This means that the model assumes that all the jackets that

were purchased will be sold and there will be no surplus.

The total revenue is calculated in cell B14.

The cost is in B15, and the profit in B16.

Since the model doesn't consider any of the uncertainty,

the average profit in cell B17 is the same as the profit in cell B16.

The estimated profit is $7,280.

Now, let's take a look at the simulation model.

We're going to assume the store would purchase the historical

average of 80 jackets.

The demand value in cell E11 is in green,

the color that we have been using to indicate that this is a uncertain value.

If we double click on this cell, we can see that we are making an assumption that

the demand follows a Poisson distribution with an average of 80 jackets.

The rest of the formulas to calculate the profit

are the same as in the average value model.

The profit is the simulation output.

So cell E16 includes the psi output function.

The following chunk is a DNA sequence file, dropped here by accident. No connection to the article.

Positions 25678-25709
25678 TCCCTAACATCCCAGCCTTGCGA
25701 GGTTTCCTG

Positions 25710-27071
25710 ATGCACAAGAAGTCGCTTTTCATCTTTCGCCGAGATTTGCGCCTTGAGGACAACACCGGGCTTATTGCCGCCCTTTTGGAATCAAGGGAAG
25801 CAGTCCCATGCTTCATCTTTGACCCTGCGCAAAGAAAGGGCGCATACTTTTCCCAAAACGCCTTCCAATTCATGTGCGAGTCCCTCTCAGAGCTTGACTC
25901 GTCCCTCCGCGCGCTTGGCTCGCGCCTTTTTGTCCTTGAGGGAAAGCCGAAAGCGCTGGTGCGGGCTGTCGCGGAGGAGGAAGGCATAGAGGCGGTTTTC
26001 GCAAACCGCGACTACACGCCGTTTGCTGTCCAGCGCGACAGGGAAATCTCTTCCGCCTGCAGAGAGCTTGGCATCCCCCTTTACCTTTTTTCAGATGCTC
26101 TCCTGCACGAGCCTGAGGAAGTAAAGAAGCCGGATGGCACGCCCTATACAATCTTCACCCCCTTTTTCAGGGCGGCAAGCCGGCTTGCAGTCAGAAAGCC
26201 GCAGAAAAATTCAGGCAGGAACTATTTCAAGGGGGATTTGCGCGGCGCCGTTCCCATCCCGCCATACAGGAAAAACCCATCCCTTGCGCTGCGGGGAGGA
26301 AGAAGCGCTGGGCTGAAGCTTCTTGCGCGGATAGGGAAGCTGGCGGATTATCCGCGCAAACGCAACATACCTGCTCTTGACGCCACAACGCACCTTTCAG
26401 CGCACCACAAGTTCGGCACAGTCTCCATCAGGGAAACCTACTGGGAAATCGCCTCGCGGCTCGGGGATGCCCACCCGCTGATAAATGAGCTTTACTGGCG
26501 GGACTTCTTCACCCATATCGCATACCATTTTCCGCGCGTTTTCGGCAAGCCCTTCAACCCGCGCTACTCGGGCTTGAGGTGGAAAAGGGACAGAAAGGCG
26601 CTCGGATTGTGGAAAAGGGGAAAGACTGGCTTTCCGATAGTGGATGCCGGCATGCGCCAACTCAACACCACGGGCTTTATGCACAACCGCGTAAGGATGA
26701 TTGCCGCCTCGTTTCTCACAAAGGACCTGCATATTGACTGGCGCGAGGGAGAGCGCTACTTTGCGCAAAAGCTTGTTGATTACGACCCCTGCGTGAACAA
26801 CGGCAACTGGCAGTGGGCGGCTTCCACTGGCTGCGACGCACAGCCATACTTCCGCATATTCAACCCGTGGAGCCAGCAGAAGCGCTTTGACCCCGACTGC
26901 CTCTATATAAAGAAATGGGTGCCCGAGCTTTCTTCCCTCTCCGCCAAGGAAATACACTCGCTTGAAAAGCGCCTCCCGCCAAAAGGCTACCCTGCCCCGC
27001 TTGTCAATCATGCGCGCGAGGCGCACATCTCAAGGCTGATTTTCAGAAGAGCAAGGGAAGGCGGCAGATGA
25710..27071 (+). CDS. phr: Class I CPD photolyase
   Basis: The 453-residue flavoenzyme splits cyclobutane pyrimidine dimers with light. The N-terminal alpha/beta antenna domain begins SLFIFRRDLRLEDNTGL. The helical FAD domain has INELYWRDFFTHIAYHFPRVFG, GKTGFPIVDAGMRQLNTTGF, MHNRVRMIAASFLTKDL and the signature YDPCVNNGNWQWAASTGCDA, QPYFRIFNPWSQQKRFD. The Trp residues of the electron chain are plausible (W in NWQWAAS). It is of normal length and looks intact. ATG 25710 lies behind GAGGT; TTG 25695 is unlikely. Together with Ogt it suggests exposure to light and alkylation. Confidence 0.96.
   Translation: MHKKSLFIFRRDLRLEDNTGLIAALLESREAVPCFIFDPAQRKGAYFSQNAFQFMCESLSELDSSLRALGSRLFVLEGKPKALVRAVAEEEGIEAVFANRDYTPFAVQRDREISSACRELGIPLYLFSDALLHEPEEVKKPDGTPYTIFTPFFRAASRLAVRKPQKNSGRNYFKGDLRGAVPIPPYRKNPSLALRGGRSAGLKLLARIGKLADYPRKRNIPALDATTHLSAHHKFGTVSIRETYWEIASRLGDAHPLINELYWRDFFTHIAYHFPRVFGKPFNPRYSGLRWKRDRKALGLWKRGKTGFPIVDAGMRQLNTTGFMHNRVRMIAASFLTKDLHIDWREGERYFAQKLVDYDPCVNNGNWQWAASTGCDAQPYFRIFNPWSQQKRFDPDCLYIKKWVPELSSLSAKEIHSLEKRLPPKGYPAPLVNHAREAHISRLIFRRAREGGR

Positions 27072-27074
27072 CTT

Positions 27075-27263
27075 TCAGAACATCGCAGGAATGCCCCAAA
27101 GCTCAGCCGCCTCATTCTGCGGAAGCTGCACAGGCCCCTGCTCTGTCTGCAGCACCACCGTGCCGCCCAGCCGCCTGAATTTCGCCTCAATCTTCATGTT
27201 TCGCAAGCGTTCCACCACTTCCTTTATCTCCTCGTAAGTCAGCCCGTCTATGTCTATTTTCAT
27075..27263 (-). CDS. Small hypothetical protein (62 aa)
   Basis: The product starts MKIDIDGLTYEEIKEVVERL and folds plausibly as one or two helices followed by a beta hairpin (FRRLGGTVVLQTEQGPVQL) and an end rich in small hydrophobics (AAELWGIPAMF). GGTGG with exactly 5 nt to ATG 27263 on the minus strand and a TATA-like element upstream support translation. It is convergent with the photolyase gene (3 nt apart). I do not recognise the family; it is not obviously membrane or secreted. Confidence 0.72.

The average profit is calculated using the PsiMean function.

The difference between the average model and

the simulation model is that we have added uncertainty in the demand.

The uncertainty was modeled using a Poisson distribution.

If the assumption is correct that the demand follows a Poisson distribution,

which could be verified by analyzing historical data, then the simulation

model shows that the average value model is over-estimating the expected profit.

This tells us that using an average value for

an uncertain input, the demand in this case,

does not necessarily result in the correct estimate for the average output value.

What is happening here is that every time the demand is larger than 80,

the profit it stays at $7,280.

However, when the demand is less than 80, the profit drops because there

will be some loss associated with selling jackets at their salvage value.

The average value model is not able to capture this.

To conclude, I hope that I have been able to convince you

of the benefits of simulation as a predictive analytics tool

that enables you to incorporate uncertainty in decision making models.

In this example,

we show how average values might result in misleading information.

But this is just one of several important insights produced by various types

of analysis that we have discussed throughout this module.